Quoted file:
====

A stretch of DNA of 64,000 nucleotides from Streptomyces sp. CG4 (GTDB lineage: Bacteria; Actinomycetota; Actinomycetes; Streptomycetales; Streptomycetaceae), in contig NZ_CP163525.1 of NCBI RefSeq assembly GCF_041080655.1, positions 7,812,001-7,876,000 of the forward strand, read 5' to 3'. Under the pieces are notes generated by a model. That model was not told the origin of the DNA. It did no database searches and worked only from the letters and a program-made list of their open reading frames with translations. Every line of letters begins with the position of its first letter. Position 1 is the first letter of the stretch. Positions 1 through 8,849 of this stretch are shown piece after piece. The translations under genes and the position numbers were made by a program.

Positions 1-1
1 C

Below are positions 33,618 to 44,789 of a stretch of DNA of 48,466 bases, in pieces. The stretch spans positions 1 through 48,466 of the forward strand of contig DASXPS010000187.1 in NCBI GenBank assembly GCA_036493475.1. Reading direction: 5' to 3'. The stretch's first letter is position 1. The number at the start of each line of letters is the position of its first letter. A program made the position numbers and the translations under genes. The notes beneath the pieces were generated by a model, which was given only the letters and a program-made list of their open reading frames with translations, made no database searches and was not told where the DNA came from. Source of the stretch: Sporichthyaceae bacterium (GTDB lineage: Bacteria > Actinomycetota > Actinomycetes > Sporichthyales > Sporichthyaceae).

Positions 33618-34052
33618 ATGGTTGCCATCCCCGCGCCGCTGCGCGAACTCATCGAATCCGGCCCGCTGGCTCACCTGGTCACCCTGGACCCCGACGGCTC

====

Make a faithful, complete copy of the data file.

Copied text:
A stretch of DNA of 64,000 nucleotides from Streptomyces sp. CG4 (GTDB lineage: Bacteria; Actinomycetota; Actinomycetes; Streptomycetales; Streptomycetaceae), in contig NZ_CP163525.1 of NCBI RefSeq assembly GCF_041080655.1, positions 7,812,001-7,876,000 of the forward strand, read 5' to 3'. Under the pieces are notes generated by a model. That model was not told the origin of the DNA. It did no database searches and worked only from the letters and a program-made list of their open reading frames with translations. Every line of letters begins with the position of its first letter. Position 1 is the first letter of the stretch. Positions 1 through 8,849 of this stretch are shown piece after piece. The translations under genes and the position numbers were made by a program.

Positions 1-1
1 C

Below are positions 33,618 to 44,789 of a stretch of DNA of 48,466 bases, in pieces. The stretch spans positions 1 through 48,466 of the forward strand of contig DASXPS010000187.1 in NCBI GenBank assembly GCA_036493475.1. Reading direction: 5' to 3'. The stretch's first letter is position 1. The number at the start of each line of letters is the position of its first letter. A program made the position numbers and the translations under genes. The notes beneath the pieces were generated by a model, which was given only the letters and a program-made list of their open reading frames with translations, made no database searches and was not told where the DNA came from. Source of the stretch: Sporichthyaceae bacterium (GTDB lineage: Bacteria > Actinomycetota > Actinomycetes > Sporichthyales > Sporichthyaceae).

Positions 33618-34052
33618 ATGGTTGCCATCCCCGCGCCGCTGCGCGAACTCATCGAATCCGGCCCGCTGGCTCACCTGGTCACCCTGGACCCCGACGGCTC